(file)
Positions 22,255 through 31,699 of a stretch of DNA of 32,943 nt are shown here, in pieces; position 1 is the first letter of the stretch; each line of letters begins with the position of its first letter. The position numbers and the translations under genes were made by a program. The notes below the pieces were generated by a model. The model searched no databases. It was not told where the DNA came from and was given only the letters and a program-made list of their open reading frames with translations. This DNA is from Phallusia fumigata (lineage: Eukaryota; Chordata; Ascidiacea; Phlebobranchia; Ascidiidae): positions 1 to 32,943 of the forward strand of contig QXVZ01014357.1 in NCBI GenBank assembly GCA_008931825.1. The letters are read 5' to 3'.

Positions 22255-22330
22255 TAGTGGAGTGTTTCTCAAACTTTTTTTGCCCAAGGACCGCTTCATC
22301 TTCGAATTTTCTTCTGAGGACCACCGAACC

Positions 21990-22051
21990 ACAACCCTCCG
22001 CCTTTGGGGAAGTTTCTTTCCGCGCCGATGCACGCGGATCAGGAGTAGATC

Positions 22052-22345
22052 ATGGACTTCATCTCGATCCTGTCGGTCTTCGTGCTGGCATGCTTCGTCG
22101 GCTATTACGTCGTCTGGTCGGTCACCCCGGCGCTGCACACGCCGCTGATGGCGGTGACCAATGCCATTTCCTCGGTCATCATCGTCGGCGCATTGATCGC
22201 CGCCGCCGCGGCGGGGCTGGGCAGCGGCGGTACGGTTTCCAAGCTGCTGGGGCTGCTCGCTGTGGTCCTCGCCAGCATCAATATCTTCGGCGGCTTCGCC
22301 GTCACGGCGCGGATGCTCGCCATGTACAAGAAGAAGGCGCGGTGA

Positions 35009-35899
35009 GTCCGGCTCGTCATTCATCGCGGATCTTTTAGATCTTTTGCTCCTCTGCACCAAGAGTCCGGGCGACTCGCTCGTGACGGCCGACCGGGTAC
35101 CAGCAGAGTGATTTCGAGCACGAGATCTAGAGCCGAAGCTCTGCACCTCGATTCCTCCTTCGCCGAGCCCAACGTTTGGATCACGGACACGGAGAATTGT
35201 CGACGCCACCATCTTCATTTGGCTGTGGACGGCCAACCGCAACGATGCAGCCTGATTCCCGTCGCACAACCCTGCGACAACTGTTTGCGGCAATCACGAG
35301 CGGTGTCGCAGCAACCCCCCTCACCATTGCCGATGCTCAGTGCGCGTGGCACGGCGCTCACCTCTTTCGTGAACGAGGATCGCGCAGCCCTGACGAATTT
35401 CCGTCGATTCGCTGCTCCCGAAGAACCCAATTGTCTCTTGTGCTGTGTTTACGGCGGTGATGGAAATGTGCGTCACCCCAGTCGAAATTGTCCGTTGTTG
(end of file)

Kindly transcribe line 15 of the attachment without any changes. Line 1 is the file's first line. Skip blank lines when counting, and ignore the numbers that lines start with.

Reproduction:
35101 CAGCAGAGTGATTTCGAGCACGAGATCTAGAGCCGAAGCTCTGCACCTCGATTCCTCCTTCGCCGAGCCCAACGTTTGGATCACGGACACGGAGAATTGT